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Food Chem Toxicol. 2019 Oct;132:110693. doi: 10.1016/j.fct.2019.110693. Epub 2019 Jul 20.

Thyroid hormone-induced expression of inflammatory cytokines interfere with resveratrol-induced anti-proliferation of oral cancer cells.

Author information

1
Graduate Institute of Nanomedicine and Medical Engineering, College of Medical Engineering, Taipei Medical University, Taipei, 11031, Taiwan; Taipei Cancer Center, Taipei Medical University, Taipei, 11031, Taiwan.
2
Department of Pediatrics, E-Da Hospital, Kaohsiung, 82445, Taiwan; School of Medicine, I-Shou University, Kaohsiung, 84001, Taiwan.
3
Taipei Cancer Center, Taipei Medical University, Taipei, 11031, Taiwan; Cancer Center, Wan Fang Hospital, Taipei Medical University, Taipei, 11031, Taiwan.
4
Joint Biobank, Office of Human Research, Taipei Medical University, Taipei, 11031, Taiwan.
5
Core Facility Center, Office of Research and Development, Taipei Medical University, Taipei, 11031, Taiwan; Integrated Laboratory, Center of Translational Medicine, Taipei Medical University, Taipei, 11031, Taiwan.
6
Graduate Institute of Nanomedicine and Medical Engineering, College of Medical Engineering, Taipei Medical University, Taipei, 11031, Taiwan.
7
Core Facility Center, Office of Research and Development, Taipei Medical University, Taipei, 11031, Taiwan; Department of Biochemistry and Molecular Cell Biology, College of Medicine, Taipei Medical University, Taipei, 11031, Taiwan.
8
Institute of Sociology, Academia Sinica, Taipei, 11529, Taiwan.
9
Department of Periodontology, School of Dentistry, National Defense Medical, Center and Tri-Service General Hospital, Taipei, 11490, Taiwan.
10
School of Dentistry, College of Oral Medicine, Taipei Medical University, Taipei, 11031, Taiwan.
11
Taipei Cancer Center, Taipei Medical University, Taipei, 11031, Taiwan.
12
Taipei Cancer Center, Taipei Medical University, Taipei, 11031, Taiwan; Cancer Center, Wan Fang Hospital, Taipei Medical University, Taipei, 11031, Taiwan; Graduate Institute of Cancer Biology and Drug Discovery, College of Medical Science and Technology, Taipei Medical University, Taipei, 11031, Taiwan.
13
Taipei Cancer Center, Taipei Medical University, Taipei, 11031, Taiwan; Cancer Center, Wan Fang Hospital, Taipei Medical University, Taipei, 11031, Taiwan; Graduate Institute of Cancer Biology and Drug Discovery, College of Medical Science and Technology, Taipei Medical University, Taipei, 11031, Taiwan; TMU Research Center of Cancer Translational Medicine, Taipei Medical University, Taipei, 11031, Taiwan; Traditional Herbal Medicine Research Center of Taipei Medical University Hospital, Taipei Medical University, Taipei, 11031, Taiwan; Pharmaceutical Research Institute, Albany College of Pharmacy and Health Sciences, Albany, NY, 12208, USA. Electronic address: linhy@tmu.edu.tw.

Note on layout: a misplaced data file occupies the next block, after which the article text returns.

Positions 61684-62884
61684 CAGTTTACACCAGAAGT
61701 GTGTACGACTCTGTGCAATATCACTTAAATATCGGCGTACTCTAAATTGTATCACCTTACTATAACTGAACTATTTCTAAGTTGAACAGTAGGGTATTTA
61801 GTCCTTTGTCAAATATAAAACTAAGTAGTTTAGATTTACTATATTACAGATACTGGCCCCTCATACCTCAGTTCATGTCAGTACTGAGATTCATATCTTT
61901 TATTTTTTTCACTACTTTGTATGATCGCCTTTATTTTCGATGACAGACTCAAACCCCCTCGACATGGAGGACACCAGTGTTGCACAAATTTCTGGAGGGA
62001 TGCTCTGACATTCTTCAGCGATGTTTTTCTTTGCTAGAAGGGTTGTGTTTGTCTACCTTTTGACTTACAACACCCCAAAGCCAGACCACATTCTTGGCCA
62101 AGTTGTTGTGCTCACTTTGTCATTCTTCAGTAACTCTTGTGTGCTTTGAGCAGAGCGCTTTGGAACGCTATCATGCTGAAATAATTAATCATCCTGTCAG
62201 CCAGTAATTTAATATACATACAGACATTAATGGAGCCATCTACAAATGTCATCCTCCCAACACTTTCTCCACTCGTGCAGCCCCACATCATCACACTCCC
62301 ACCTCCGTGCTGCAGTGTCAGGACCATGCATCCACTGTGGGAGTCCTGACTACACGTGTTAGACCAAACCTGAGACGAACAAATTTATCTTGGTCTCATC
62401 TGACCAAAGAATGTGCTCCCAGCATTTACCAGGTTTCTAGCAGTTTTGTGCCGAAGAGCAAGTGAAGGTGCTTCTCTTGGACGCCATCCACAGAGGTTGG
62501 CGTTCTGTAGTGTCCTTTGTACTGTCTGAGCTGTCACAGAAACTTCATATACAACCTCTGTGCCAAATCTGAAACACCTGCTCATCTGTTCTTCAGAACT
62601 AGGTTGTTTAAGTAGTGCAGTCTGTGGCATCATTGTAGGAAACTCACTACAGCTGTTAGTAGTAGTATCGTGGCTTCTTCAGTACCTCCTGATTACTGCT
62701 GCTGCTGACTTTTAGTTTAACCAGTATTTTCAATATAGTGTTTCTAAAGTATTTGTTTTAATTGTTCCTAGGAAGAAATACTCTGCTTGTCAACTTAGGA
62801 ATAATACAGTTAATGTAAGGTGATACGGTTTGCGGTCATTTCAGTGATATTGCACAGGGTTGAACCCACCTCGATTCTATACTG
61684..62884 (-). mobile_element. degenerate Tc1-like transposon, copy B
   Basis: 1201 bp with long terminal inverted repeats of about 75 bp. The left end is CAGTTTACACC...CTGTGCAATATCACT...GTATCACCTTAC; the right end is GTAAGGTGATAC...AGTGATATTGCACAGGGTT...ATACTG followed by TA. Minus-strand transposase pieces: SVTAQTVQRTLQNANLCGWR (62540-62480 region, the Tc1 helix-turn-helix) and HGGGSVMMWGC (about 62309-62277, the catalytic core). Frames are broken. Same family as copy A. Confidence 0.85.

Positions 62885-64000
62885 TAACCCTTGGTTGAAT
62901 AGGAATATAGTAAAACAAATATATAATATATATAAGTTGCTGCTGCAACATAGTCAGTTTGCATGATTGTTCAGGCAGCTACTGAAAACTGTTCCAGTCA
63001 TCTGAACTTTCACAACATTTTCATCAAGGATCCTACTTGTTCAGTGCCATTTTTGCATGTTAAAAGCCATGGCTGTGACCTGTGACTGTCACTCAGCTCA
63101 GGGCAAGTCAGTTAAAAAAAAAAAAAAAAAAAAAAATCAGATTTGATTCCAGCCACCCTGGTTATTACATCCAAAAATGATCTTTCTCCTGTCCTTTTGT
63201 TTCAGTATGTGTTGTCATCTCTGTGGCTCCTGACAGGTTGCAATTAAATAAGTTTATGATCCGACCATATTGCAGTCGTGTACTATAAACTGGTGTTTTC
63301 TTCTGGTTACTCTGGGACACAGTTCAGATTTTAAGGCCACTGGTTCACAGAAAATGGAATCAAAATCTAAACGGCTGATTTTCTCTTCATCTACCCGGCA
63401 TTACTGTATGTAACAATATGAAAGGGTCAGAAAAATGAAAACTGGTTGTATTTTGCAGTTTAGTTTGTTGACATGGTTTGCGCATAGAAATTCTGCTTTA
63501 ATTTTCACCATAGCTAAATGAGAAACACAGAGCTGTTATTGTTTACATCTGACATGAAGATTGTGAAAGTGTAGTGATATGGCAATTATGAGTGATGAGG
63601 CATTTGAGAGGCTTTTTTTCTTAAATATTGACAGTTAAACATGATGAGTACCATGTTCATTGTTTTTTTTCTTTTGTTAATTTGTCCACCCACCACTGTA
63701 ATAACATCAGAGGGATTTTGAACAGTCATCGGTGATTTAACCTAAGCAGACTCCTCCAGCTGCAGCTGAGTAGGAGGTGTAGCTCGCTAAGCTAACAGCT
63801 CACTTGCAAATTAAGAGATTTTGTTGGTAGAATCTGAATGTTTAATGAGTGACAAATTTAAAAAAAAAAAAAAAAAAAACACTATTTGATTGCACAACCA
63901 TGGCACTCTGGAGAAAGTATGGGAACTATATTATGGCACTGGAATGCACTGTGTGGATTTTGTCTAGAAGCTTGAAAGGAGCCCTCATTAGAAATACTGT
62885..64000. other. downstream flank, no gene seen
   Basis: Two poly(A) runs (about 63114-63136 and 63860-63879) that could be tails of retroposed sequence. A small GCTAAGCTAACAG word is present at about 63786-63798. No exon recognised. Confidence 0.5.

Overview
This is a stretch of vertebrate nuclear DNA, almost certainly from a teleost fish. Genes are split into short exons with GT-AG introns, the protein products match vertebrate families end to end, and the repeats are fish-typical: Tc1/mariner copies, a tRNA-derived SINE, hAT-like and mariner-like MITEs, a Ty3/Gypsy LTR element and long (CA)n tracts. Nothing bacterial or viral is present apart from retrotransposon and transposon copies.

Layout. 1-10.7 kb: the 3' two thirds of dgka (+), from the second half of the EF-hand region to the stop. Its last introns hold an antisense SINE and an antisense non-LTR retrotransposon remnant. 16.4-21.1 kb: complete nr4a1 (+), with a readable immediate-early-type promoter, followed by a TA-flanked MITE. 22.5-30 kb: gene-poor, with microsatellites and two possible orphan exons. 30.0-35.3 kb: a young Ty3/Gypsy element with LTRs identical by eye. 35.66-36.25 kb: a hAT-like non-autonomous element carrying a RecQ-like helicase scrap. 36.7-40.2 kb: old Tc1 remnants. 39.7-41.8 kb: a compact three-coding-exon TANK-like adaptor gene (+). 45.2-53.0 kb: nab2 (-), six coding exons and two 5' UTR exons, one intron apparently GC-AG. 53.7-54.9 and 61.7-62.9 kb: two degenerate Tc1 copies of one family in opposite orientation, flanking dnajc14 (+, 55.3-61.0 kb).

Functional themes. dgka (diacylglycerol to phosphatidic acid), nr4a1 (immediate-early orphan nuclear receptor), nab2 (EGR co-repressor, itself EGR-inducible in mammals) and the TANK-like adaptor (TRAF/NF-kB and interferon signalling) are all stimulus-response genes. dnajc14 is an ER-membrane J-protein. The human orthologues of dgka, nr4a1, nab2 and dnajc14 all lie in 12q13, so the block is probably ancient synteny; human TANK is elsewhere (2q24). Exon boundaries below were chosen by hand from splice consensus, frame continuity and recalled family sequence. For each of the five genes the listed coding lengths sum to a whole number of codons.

14
Pharmaceutical Research Institute, Albany College of Pharmacy and Health Sciences, Albany, NY, 12208, USA.
15
Pharmaceutical Research Institute, Albany College of Pharmacy and Health Sciences, Albany, NY, 12208, USA; Albany Medical College, Albany, NY, 12208, USA.

Abstract

Thyroid hormone, L-thyroxine (T4), induces inflammatory genes expressions and promotes cancer growth. It also induces expression of the checkpoint programmed death-ligand 1 (PD-L1), which plays a vital role in cancer progression. On the other hand, resveratrol inhibits inflammatory genes expressions. Moreover, resveratrol increases nuclear inducible cyclooxygenase (COX)-2 accumulation, complexes with p53, and induces p53-dependent anti-proliferation. In this study, we investigated the effect of T4 on resveratrol-induced anti-proliferation in oral cancer. T4 increased the expression and cytoplasmic accumulation of PD-L1. Increased expressions of pro-inflammatory genes, interleukin (IL)-1β and transforming growth factor (TGF)-β1, were shown to stimulate PD-L1 expression. T4 stimulated pro-inflammatory and proliferative genes expressions, and oral cancer cells proliferation. In contrast, resveratrol inhibited those genes and activated anti-proliferative genes. T4 retained resveratrol-induced COX-2 in cytoplasm and prevented COX-2 nuclear accumulation when resveratrol treated cancer cells. A specific signal transducer and activator of transcription 3 (STAT3) inhibitor, S31-201, blocked T4-induced inhibition and restored resveratrol-induced nuclear COX-2 accumulation. By inhibiting the T4-activated STAT3 signal transduction axis with S31-201, resveratrol was able to sequentially reestablish COX-2/p53-dependent gene expressions and anti-proliferation. These findings provide a novel understanding of the inhibitory effects of T4 on resveratrol-induced anticancer properties via the sequential expression of PD-L1 and inflammatory genes.

KEYWORDS:

Inflammation; L-thyroxine; Oral cancer; PD-L1; Resveratrol

PMID:
31336132
DOI:
10.1016/j.fct.2019.110693

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